h a l f b a k e r y
Ceci n'est pas une idée.
add, search, overview, recent, by name, random
news, help, about, links, report a problem
or get an account
Gravity control is so simple, that I (who told the family at age six that I was going to invent that) told my mother on my thelfth birthday, that it was going to be so simple, that a high school student could have invented it.
Guess what. The technology was described by Faraday in the 1850's. As a theoretical problem. Unfortunately the learned(?) professors in the years succeeding wrote in the physics books that it only could be done in theory, never in practice. The material to do it existed already in the days of Faraday. I got the problem on my final exam Physics in my (Dutch) High school.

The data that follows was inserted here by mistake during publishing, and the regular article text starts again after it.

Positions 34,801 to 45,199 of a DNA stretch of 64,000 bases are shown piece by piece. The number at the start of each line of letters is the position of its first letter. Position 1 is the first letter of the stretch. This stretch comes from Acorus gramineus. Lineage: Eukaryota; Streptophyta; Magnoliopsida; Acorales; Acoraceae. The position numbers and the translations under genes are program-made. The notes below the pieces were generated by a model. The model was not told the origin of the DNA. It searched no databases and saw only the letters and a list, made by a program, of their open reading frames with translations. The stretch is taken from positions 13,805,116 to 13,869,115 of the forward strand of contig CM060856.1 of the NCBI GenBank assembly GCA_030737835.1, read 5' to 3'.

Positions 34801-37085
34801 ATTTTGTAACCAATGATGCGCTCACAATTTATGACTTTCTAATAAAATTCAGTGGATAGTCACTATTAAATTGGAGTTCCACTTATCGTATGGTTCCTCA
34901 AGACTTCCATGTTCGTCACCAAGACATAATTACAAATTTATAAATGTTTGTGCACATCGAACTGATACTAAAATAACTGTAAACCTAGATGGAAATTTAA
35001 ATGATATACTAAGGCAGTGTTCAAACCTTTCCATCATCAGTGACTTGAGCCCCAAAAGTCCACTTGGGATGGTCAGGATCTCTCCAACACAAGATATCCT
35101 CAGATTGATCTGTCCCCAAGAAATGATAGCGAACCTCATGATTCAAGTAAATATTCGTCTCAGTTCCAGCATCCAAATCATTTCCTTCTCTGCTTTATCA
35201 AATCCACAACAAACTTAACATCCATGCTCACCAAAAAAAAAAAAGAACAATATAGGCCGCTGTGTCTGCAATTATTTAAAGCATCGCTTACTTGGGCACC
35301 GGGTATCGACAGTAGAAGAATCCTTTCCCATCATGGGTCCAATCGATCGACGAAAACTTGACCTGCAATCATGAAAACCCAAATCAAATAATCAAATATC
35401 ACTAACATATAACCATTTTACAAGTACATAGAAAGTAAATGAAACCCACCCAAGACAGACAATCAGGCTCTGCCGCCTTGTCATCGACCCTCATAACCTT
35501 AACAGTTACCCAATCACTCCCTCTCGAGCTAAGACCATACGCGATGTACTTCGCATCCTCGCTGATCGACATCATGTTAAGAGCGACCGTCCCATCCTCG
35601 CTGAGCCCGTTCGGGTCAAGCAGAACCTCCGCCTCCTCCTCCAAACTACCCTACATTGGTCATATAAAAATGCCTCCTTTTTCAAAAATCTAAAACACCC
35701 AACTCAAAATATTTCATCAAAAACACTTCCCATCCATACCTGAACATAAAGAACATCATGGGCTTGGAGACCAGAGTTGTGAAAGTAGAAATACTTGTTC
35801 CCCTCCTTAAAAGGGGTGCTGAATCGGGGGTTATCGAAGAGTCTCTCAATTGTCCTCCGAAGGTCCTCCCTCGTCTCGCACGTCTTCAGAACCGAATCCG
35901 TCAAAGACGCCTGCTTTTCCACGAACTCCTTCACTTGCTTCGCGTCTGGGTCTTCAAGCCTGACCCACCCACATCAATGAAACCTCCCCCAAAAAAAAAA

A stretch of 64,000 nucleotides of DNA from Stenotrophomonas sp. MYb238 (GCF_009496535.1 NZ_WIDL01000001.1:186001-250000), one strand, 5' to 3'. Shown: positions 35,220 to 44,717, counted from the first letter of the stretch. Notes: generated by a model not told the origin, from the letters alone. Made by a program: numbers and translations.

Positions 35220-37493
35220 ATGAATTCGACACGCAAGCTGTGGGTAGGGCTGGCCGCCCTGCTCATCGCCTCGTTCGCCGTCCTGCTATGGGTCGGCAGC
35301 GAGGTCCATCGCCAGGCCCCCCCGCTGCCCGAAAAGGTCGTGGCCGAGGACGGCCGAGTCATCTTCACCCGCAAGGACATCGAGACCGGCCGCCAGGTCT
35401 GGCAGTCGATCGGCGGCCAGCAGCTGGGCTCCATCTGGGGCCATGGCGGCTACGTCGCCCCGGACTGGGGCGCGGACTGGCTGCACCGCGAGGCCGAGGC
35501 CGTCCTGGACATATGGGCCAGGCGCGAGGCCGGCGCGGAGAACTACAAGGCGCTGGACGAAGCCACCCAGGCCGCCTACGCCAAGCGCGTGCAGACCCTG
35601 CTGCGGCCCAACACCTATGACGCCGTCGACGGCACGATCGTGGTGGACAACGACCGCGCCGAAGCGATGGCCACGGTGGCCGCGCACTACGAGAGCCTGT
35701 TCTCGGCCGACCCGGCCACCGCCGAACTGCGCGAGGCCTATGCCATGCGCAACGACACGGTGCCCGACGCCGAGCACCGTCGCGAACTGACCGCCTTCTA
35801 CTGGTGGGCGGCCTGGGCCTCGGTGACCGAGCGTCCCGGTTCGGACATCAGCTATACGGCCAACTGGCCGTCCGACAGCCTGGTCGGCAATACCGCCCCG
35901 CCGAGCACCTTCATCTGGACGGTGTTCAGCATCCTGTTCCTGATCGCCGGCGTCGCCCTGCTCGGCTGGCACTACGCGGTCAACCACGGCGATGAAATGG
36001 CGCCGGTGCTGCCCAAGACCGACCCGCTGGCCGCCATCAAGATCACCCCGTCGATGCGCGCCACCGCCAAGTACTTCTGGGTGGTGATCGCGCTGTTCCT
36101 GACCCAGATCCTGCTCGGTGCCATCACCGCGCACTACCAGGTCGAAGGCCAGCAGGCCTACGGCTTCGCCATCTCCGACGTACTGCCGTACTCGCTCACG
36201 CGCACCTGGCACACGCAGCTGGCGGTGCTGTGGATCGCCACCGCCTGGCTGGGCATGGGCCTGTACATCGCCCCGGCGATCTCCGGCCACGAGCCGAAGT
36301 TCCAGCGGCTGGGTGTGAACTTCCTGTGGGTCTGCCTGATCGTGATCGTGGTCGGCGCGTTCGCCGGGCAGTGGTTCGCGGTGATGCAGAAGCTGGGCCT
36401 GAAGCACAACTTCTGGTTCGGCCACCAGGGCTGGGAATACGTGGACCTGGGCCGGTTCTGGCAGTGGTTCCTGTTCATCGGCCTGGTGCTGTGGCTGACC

Two concentric metal spheres do not touch and form a capacitor C. This one is charged up to a potential V. Then the outside sphere is removed. The remaining sphere is a one-terminal capacitor c. The potential on this sphere is C/c x V. If C = 1 microfarad, and V= 10,000 volts and c = 50 micro-microfarad, we get a potential of 20 million volts. And that is positive all alone, or negative, all alone.
Difficult to do with concentric spheres, so I invented a capacitor that can be changed from a one- terminal type to a two-terminal type, gets charged up to 10,000 volts, after which it reverts to a one-terminal type of capacitor.
That device is inside these spheres, seen in Flying Saucers. It takes a little bit of capital to build it, but not as much one rocket motor costs for the shuttle.
Don't worry, the Nasa Rocket Propulsion Engineers were " Not interested, thank you!". So it probably will be used by another group that is interested in real space flight. We can reach the Moon in one day and Mars inside two weeks. Without the benefit of ostoporosis or barfbags. But who would deny those benefits to Astronauts? Not me. Joseph Hiddink email@example.com
[Nov 24 2000, last modified Dec 26 2000]